Bringing Recon Jet to first responders with Mutualink

Blog: Insights and Commentary – Chris Croteau


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Recon Jet was built for endurance sports, but its power, ergonomics, and rugged design open the door to a wealth of other applications. Following our entry into the enterprise space, we’ve now partnered with Mutualink to bring Recon Jet to yet another category of users: first responders.

Firefighters, medical personnel, police officers, and SWAT teams can benefit tremendously from Jet. Today, those folks rely on displays in emergency vehicles to access mission-critical information. But when out in the field, they have to fall back on voice-only radios, greatly limiting their situational awareness and their ability to coordinate with other personnel.

Jet solves this problem by placing a micro-LCD display just below a first responder’s right eye. This display can deliver real-time visual information from a secure network, and it can be accessed at a glance without obstructing the responder’s field of view—all completely hands-free.

As a full-fledged wearable computer with an integrated camera and networking capabilities, Jet can assist first responders in other key ways:

  • Because it can capture live video footage and stream it securely to ground personnel and remote command centers, Jet presents a clear advantage over traditional body cameras. Those cameras can miss important situational elements when the responder’s hands and arms get in the way—and they generally can’t stream live footage over a network, either. Jet’s camera truly reflects the wearer’s point of view.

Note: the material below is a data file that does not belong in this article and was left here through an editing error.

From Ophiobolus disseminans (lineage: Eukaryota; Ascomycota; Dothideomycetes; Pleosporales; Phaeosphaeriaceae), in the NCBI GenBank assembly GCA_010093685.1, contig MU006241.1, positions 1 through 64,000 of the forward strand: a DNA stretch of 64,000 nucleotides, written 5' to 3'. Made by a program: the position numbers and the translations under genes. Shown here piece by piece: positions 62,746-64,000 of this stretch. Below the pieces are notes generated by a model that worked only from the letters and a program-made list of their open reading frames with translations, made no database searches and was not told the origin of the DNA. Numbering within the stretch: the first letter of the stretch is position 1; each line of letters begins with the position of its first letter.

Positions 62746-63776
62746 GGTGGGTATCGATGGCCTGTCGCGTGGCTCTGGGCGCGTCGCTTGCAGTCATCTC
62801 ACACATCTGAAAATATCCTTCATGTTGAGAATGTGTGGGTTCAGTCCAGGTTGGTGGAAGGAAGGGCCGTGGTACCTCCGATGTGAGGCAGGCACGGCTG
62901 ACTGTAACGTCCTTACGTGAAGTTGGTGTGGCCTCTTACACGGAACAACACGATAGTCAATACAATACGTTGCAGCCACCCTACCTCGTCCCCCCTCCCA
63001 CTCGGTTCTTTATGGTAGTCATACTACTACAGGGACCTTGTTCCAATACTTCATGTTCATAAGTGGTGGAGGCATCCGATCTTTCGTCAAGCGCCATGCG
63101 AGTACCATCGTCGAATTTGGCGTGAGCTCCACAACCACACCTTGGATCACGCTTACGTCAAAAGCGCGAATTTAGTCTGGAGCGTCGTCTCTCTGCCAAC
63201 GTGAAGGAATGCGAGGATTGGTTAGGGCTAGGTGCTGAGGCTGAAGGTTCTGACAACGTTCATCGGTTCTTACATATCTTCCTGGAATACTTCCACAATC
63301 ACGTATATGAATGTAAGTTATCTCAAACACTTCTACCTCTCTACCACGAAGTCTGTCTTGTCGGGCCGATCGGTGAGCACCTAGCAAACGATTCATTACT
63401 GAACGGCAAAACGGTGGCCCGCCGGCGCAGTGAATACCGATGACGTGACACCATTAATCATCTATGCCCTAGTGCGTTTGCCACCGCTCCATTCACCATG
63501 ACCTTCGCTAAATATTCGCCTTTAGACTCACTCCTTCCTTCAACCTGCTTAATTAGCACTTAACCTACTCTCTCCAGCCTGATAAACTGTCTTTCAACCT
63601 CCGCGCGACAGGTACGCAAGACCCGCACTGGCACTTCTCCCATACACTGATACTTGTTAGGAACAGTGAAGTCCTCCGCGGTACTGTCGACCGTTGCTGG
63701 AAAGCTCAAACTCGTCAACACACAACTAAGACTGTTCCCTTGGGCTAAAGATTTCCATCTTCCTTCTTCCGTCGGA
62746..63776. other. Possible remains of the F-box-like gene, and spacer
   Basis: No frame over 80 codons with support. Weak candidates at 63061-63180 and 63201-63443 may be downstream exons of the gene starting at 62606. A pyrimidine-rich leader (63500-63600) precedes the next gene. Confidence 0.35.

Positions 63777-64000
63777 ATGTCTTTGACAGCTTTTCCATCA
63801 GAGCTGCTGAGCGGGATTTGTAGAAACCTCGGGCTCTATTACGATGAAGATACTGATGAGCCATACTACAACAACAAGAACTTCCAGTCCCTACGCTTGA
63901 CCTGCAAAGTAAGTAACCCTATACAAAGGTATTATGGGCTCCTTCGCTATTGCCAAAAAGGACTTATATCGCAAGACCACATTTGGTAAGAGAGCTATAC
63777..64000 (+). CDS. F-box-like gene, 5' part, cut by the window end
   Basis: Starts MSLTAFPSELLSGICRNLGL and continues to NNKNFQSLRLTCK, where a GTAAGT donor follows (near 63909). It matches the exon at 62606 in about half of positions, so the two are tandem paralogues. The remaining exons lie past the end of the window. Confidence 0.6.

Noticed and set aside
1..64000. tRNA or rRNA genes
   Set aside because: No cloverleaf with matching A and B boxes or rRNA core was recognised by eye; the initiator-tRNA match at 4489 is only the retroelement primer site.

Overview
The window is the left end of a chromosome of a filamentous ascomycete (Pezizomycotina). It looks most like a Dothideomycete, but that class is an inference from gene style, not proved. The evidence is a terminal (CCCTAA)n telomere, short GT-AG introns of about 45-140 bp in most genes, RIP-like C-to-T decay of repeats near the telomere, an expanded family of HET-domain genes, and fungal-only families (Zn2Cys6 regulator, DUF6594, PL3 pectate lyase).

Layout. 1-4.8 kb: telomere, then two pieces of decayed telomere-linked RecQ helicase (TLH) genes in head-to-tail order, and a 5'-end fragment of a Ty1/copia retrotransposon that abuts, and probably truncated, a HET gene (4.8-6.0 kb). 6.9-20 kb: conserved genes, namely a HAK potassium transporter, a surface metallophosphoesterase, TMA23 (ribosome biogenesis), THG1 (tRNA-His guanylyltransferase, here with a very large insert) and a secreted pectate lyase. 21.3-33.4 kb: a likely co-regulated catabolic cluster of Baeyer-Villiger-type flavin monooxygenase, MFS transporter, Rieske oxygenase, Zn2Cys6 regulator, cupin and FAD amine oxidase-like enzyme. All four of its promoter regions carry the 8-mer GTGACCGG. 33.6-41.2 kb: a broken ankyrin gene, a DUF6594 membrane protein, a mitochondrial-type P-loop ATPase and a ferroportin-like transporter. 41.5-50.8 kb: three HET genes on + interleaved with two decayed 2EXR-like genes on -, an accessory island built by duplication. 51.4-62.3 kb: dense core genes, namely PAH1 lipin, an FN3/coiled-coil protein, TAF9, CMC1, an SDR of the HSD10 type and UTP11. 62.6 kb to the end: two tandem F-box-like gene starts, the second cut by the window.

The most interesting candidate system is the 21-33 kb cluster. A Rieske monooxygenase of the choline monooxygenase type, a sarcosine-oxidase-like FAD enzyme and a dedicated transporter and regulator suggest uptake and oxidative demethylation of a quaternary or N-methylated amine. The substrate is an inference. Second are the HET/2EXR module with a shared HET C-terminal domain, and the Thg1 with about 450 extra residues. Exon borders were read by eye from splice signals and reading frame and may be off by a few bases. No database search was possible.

• Jet can capture and transmit a first responder’s GPS location in real time, and when paired with wireless biometric sensors (e.g. heart-rate monitors), it can also transmit live vitals—an important feature in the chaotic, high-stress environments where first responders operate.

Put together, these tools can greatly facilitate critical decision-making in life-or-death situations.

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Mutualink’s implementation is already well underway. It builds on the company’s previous collaboration with Intel on the Internet of public safety things, and it allows Jet to stream video over both commercial and FirstNet 4G wireless networks, enabling connectivity with Mutualink’s IRAPP—the largest interoperable emergency network in the United States, used by over 1,000 agencies.

We’re also working closely with Mutualink to stage feedback sessions with first responders across the country. Those sessions will help us optimize the way Jet presents and shares information in the field. The next step will be to run field trials ahead of a first product release, which we’re expecting to take place in the second quarter of 2016.

This is an exciting development, and we look forward to seeing Recon Jet used out in the field with Mutualink’s technology.

Christopher “C3” Croteau leads business development for head-worn devices in Intel’s New Devices Group. An avid technophile, Chris has spent over 25 years in the technology industry, where he’s developed a talent for spurring the development of new market segments and the adoption of new technologies.